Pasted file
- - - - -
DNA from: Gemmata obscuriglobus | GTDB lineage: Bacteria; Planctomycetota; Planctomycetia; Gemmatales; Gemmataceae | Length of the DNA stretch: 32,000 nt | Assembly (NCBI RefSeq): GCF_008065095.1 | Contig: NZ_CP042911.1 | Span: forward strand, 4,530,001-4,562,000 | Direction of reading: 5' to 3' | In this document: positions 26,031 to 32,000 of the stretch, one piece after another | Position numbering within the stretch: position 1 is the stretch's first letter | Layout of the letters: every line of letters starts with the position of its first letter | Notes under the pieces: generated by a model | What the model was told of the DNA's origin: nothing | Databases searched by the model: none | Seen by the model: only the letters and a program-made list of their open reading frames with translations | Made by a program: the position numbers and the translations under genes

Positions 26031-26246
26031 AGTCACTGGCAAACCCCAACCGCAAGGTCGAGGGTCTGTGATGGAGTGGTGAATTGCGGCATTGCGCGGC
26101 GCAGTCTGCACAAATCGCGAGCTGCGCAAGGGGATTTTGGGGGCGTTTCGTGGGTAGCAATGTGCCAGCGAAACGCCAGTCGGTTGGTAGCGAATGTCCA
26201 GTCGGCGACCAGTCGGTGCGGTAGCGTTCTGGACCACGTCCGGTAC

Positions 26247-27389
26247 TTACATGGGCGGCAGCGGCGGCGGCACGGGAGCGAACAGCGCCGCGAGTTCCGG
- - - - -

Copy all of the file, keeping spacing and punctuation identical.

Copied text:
DNA from: Gemmata obscuriglobus | GTDB lineage: Bacteria; Planctomycetota; Planctomycetia; Gemmatales; Gemmataceae | Length of the DNA stretch: 32,000 nt | Assembly (NCBI RefSeq): GCF_008065095.1 | Contig: NZ_CP042911.1 | Span: forward strand, 4,530,001-4,562,000 | Direction of reading: 5' to 3' | In this document: positions 26,031 to 32,000 of the stretch, one piece after another | Position numbering within the stretch: position 1 is the stretch's first letter | Layout of the letters: every line of letters starts with the position of its first letter | Notes under the pieces: generated by a model | What the model was told of the DNA's origin: nothing | Databases searched by the model: none | Seen by the model: only the letters and a program-made list of their open reading frames with translations | Made by a program: the position numbers and the translations under genes

Positions 26031-26246
26031 AGTCACTGGCAAACCCCAACCGCAAGGTCGAGGGTCTGTGATGGAGTGGTGAATTGCGGCATTGCGCGGC
26101 GCAGTCTGCACAAATCGCGAGCTGCGCAAGGGGATTTTGGGGGCGTTTCGTGGGTAGCAATGTGCCAGCGAAACGCCAGTCGGTTGGTAGCGAATGTCCA
26201 GTCGGCGACCAGTCGGTGCGGTAGCGTTCTGGACCACGTCCGGTAC

Positions 26247-27389
26247 TTACATGGGCGGCAGCGGCGGCGGCACGGGAGCGAACAGCGCCGCGAGTTCCGG